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The government has proposed the scrapping of Section 21, which entitled landlords to make ‘no-fault’ evictions. This move could potentially create indefinite tenancies, according to the National Landlords Association (NLA).

For many years, landlords have been allowed to use Section 21 notices during evictions, which did not require them to state a clear reason for wishing to take possession of property from tenants. Under new proposals, landlords would find they have to give valid reasons for seeking to evict their tenants.

Under the new proposals, landlords would not be able to evict a tenant without reason after a fixed-term tenancy had concluded. Tenants would no longer face eviction at short notice as a result. Landlords currently make use of Section 8 notices to evict tenants for breaching terms of a tenancy.

Elfin Kitchens – MPU

The proposals come after a campaign calling for the scrapping of Section 21 by pressure group Generation Rent.

Dan Wilson, director of Generation Rent has claimed: “Tenants have a right to a safe home, but can only exercise it if the government stops landlords from evicting without reason.”

New deal for renters

Communities secretary James Brokenshire announced the new government proposal, saying: “The private rented sector has grown rapidly over recent years, with more than four million people now living in privately rented accommodation…yet the housing market has not kept pace with the changes in society and leaves many tenants feeling insecure.”

“The proposed measures will provide greater certainty for tenants”, he added, “and make the housing market fit for the 21st Century, whilst creating a more secure rental market for landlords in which to remain and invest.”

Onus on government

The NLA, who are critical of the moves, claimed landlords are forced to turn to using Section 21, as they have “no confidence” that the courts can handle Section 8 applications “quickly and surely”.

Richard Lambert, CEO of the NLA, commented: “England’s model of tenancy was always intended to operate in a sector where Section 21 exists. This change makes the fixed term meaningless, and so creates a new system of indefinite tenancies through the back door.”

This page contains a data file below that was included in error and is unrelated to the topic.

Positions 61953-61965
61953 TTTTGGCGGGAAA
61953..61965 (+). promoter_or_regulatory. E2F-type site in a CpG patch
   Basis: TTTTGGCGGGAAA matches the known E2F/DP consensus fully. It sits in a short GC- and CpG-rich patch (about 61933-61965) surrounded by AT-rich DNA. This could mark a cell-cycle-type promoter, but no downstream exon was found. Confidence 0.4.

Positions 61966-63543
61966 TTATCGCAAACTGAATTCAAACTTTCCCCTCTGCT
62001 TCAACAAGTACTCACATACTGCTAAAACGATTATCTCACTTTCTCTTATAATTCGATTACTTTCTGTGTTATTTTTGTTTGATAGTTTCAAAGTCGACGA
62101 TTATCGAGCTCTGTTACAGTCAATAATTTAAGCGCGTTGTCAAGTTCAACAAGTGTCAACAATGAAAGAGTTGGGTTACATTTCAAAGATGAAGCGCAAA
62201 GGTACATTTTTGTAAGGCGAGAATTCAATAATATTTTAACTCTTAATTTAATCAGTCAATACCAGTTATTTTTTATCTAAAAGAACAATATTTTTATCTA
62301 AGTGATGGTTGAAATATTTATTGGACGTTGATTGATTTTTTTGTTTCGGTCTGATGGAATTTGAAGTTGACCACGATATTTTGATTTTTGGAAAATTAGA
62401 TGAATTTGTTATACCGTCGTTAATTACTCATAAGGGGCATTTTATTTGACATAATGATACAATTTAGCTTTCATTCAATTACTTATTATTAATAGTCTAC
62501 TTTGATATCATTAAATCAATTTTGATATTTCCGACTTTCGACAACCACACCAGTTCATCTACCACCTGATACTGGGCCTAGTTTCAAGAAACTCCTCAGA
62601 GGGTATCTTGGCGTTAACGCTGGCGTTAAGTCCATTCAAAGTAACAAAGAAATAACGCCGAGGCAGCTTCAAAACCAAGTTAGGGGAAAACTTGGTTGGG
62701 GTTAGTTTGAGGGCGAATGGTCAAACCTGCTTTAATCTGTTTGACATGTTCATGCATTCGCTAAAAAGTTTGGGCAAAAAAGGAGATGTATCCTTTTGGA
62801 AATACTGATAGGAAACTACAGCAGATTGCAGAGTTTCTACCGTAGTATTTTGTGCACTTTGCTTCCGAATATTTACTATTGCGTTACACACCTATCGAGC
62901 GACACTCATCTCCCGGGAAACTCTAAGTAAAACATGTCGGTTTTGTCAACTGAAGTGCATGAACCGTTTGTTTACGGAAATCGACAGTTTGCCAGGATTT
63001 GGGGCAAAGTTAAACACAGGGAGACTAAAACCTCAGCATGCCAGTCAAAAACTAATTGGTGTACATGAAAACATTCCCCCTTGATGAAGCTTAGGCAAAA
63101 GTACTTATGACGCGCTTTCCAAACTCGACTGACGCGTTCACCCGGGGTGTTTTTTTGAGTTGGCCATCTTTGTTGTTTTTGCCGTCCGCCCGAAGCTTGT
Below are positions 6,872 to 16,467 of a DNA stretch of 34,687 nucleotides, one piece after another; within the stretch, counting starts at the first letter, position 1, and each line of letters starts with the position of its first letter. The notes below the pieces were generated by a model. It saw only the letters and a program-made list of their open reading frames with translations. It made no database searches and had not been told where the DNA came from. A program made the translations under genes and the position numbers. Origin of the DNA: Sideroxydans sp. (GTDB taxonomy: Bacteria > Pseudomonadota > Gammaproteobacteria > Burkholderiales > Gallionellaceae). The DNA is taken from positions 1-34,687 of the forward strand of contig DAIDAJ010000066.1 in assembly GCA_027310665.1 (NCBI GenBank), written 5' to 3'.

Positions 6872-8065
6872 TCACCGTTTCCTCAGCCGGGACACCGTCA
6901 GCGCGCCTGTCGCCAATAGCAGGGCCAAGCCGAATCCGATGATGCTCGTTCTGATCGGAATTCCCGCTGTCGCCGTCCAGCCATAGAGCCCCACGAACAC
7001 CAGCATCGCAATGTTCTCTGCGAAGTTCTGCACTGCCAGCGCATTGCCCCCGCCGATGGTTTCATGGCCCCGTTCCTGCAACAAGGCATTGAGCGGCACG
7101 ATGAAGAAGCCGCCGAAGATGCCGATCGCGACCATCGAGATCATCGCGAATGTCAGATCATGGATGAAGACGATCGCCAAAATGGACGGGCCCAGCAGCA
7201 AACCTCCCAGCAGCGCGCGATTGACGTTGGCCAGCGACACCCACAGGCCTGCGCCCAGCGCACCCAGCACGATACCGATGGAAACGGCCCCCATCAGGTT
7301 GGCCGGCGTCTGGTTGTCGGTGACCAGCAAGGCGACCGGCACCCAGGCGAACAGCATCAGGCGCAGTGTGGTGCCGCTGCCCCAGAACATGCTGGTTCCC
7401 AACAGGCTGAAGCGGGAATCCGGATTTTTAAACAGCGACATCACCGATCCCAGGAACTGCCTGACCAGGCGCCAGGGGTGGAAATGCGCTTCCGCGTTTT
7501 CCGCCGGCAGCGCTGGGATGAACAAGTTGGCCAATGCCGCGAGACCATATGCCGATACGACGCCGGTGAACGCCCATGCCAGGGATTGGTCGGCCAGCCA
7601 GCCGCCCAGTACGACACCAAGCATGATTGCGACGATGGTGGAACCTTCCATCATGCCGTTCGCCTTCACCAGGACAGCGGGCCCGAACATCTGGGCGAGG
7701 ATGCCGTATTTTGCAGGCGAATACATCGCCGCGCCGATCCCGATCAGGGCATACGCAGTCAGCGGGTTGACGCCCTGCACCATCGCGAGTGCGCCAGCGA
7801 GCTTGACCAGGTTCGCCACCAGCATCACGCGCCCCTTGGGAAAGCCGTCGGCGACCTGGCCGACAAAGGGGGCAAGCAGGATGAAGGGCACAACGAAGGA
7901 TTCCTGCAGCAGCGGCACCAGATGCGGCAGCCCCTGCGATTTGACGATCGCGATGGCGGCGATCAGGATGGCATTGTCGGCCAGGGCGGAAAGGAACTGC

Lambert put the onus on the government, saying: “It’s entirely on the government’s ability to re-balance the system through Section 8 and court process so that works for landlords and tenants alike … if the government introduces yet another piece of badly thought-out legislation, we guarantee there will be chaos.”

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Peter Adams
Peter reports for Property Notify about how political developments have a direct impact on the UK housing market. He does this, through his reporting on topics such as Brexit, government policy and the various political arguments that surround housing.

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4 Comments

  1. It’s about time the government also takes into account the position of the Landlords, these are properties that they have invested in, sometimes their life savings just to try and create a reasonable pension in their old age, landlord should have a right to having their properties vacated if and when necessary for their own purpose, the government should take a look at making housing more affordable for tenants that wish for long term tenancies and take the responsibility of housing the population that has voted them into a place of power, instead finding more ways to create hurdles for landlords that are providing homes for those that cannot afford to buy. There is a picture painted by the politicians and media of landlords being wealthy individuals or organisations profiting from those that cannot afford their own homes, the truth is not all landlords fit this stereotype, there are many landlords who own with the assistance of mortgages one, two or three properties that they are working tirelessly to finance. It’s only fair that people like this should make some sort of a profit for all the hard work that usually goes unnoticed.

    It’s time the government recognises the service landlords provide whilst the government has seriously been failing to provide sufficient housing for the mass population, a lot of which has been created by the governments failure to control immigration into the U.K. leading to more people than affordable housing available.

    1. I don’t agree there is no shortage of Housing, Thousands of Flats being built clearly not required, if Generation Rent / Shelter and other anti- Private LL organisations that don’t supply Housing shouting from the roof tops wants all this security of Tenure, then I can see the problem no one stopping them buying their own but don’t expect me to work myself into the ground to keep a roof over their heads.

  2. With every action, there is a reacion. This legislation will hit the poorest as the only option left for landlords will be to insure against breach of tenancy. The insurance tide mark is fairly high, so anyone on zero hours contracts or a low credit score won’t pass the test. This will leve the landlord no other choice but to reufuse to do business with the potential tenant.

  3. Section 21 is only used as a last resort and if we let for fixed term which we always do on Assured Short Hold Tenancy we don’t try or able or even wish to Terminate the Tenancy during Contract period and can’t even serve notice during first 4 months or Contract & has another minimum 2 months of occupation. However, they normally stay a great deal longer than that, so why pretend the LL can get rid of them willy nilly it’s lies, the Tenants has the discretion to leave at any time you can’t stop them leaving or don’t want to see them leave if they are ok.

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